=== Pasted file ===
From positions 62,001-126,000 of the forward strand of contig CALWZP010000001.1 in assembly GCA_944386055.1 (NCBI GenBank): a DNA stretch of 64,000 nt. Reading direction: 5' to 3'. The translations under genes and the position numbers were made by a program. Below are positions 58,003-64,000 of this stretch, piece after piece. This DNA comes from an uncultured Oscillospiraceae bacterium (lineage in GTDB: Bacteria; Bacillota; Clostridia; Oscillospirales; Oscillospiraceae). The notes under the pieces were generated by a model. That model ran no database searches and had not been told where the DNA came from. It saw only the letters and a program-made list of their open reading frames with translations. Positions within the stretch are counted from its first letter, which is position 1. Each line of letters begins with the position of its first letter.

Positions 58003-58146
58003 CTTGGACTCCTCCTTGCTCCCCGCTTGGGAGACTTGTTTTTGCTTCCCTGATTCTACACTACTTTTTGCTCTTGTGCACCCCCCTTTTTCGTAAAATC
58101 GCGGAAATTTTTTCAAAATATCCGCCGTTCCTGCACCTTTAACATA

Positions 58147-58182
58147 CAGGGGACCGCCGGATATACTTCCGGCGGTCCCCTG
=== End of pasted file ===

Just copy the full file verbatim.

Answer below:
From positions 62,001-126,000 of the forward strand of contig CALWZP010000001.1 in assembly GCA_944386055.1 (NCBI GenBank): a DNA stretch of 64,000 nt. Reading direction: 5' to 3'. The translations under genes and the position numbers were made by a program. Below are positions 58,003-64,000 of this stretch, piece after piece. This DNA comes from an uncultured Oscillospiraceae bacterium (lineage in GTDB: Bacteria; Bacillota; Clostridia; Oscillospirales; Oscillospiraceae). The notes under the pieces were generated by a model. That model ran no database searches and had not been told where the DNA came from. It saw only the letters and a program-made list of their open reading frames with translations. Positions within the stretch are counted from its first letter, which is position 1. Each line of letters begins with the position of its first letter.

Positions 58003-58146
58003 CTTGGACTCCTCCTTGCTCCCCGCTTGGGAGACTTGTTTTTGCTTCCCTGATTCTACACTACTTTTTGCTCTTGTGCACCCCCCTTTTTCGTAAAATC
58101 GCGGAAATTTTTTCAAAATATCCGCCGTTCCTGCACCTTTAACATA

Positions 58147-58182
58147 CAGGGGACCGCCGGATATACTTCCGGCGGTCCCCTG